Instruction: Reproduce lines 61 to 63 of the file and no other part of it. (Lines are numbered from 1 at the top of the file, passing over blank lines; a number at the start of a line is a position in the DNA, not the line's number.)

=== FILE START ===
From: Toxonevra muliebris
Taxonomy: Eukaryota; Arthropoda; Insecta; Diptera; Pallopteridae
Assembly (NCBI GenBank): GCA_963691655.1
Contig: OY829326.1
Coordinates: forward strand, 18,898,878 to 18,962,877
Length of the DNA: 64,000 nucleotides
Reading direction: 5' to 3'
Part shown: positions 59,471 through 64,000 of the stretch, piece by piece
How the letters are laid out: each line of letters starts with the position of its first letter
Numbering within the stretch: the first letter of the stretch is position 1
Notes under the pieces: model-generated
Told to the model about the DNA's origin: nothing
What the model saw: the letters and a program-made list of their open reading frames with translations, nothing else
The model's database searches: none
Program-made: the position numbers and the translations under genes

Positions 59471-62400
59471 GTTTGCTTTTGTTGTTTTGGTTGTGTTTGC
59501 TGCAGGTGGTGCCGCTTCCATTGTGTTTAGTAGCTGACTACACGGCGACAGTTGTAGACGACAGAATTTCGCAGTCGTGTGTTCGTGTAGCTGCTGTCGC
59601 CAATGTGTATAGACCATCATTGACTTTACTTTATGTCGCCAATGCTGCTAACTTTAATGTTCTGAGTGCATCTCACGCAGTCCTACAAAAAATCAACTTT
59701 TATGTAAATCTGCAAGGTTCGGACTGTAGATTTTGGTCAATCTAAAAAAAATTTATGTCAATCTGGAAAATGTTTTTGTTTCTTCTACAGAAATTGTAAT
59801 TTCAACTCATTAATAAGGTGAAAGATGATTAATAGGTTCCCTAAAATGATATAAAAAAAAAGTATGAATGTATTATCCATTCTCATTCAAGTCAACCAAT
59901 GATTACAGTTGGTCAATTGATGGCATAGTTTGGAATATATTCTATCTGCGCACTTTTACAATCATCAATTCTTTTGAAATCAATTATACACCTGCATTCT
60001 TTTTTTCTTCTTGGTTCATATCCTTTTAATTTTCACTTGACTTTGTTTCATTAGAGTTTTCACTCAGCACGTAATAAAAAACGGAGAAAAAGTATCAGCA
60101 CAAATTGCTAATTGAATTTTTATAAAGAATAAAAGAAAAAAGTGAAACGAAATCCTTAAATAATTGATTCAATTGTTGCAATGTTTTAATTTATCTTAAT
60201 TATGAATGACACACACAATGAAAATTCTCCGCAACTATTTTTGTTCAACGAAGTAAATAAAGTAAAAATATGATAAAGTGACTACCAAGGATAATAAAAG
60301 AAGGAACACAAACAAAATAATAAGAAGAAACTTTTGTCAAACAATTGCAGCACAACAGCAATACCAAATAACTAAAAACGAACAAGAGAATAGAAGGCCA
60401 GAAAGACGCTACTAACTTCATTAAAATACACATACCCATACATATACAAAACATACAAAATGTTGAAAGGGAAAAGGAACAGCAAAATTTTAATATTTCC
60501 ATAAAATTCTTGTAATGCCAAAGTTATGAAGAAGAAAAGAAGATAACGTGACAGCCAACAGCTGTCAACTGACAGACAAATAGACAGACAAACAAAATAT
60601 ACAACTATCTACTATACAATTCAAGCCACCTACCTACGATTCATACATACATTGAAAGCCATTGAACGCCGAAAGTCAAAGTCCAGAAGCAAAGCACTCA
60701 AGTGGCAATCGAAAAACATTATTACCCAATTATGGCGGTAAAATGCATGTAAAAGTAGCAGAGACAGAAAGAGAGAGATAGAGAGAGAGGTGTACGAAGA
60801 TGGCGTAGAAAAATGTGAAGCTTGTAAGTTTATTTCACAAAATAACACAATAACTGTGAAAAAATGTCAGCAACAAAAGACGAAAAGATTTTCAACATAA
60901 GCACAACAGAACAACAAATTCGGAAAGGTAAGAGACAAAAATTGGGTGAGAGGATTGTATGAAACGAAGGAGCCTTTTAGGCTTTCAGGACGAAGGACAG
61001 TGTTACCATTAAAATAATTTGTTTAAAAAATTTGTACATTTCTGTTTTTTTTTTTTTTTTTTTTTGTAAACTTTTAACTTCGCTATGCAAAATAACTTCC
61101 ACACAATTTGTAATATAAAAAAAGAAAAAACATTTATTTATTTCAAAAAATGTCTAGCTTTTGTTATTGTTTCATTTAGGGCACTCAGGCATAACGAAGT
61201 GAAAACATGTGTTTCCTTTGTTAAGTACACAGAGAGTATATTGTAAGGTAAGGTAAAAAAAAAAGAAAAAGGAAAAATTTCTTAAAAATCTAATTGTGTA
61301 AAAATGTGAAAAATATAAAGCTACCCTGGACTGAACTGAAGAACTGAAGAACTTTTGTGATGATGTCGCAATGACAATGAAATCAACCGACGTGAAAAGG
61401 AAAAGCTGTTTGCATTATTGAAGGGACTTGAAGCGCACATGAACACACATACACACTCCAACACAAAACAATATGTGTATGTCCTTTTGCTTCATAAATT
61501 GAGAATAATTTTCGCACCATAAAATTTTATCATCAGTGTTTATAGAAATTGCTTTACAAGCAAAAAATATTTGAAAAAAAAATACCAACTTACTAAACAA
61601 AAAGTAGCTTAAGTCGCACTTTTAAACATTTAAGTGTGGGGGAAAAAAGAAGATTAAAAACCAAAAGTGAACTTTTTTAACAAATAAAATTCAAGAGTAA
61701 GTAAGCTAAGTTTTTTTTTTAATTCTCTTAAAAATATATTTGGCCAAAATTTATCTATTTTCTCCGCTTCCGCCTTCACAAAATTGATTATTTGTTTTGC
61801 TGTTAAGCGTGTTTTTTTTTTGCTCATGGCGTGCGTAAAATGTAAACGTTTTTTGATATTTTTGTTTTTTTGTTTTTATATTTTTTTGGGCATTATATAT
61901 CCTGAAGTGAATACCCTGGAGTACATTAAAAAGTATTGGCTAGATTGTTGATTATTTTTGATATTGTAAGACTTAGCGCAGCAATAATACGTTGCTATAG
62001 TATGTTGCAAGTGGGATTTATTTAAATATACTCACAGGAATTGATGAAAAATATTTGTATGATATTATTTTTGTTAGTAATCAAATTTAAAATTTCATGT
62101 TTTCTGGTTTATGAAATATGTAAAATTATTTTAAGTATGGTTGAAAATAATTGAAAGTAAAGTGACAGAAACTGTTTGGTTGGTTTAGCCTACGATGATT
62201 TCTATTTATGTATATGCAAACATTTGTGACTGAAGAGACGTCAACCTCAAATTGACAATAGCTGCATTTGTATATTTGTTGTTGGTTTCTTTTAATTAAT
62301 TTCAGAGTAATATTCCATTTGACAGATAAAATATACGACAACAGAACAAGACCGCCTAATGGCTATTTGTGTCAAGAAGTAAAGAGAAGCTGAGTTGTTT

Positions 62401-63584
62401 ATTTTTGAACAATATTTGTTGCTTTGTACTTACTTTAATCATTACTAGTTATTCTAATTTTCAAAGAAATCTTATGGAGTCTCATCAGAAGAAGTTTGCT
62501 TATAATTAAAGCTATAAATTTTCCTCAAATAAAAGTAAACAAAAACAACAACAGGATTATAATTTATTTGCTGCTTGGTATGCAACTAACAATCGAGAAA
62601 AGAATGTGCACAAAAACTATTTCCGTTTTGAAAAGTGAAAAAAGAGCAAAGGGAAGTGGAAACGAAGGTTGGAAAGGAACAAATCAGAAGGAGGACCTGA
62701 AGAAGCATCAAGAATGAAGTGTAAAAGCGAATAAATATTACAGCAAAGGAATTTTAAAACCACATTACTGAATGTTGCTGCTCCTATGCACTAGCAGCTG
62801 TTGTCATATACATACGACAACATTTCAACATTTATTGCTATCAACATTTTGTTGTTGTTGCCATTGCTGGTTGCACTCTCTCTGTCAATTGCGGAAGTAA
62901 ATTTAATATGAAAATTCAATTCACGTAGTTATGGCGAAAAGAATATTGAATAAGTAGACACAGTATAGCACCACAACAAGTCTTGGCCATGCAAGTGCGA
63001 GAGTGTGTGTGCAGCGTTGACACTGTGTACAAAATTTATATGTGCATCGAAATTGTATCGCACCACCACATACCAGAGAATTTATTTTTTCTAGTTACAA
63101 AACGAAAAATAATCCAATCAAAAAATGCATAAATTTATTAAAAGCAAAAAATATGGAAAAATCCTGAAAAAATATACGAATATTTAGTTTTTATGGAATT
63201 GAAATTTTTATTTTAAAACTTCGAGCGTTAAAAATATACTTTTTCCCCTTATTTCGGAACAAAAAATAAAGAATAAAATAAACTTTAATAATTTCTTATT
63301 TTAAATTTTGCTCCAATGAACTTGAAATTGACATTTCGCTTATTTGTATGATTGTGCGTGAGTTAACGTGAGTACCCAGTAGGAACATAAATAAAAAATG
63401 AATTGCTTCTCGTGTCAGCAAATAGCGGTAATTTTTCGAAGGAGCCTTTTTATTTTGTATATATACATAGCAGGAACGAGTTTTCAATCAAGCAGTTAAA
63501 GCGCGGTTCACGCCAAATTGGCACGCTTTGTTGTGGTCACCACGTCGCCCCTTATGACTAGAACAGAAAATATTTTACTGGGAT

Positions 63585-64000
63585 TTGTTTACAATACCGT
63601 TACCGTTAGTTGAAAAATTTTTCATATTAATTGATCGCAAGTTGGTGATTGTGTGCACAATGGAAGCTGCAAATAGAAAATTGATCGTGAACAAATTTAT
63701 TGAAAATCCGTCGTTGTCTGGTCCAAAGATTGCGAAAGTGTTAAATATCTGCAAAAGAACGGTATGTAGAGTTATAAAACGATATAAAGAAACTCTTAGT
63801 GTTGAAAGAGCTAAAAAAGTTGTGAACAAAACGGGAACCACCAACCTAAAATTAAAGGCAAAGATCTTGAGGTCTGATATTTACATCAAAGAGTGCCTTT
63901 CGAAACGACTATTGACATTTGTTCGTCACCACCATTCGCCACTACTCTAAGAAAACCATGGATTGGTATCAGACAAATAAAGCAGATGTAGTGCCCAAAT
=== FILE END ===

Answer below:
63585 TTGTTTACAATACCGT
63601 TACCGTTAGTTGAAAAATTTTTCATATTAATTGATCGCAAGTTGGTGATTGTGTGCACAATGGAAGCTGCAAATAGAAAATTGATCGTGAACAAATTTAT
63701 TGAAAATCCGTCGTTGTCTGGTCCAAAGATTGCGAAAGTGTTAAATATCTGCAAAAGAACGGTATGTAGAGTTATAAAACGATATAAAGAAACTCTTAGT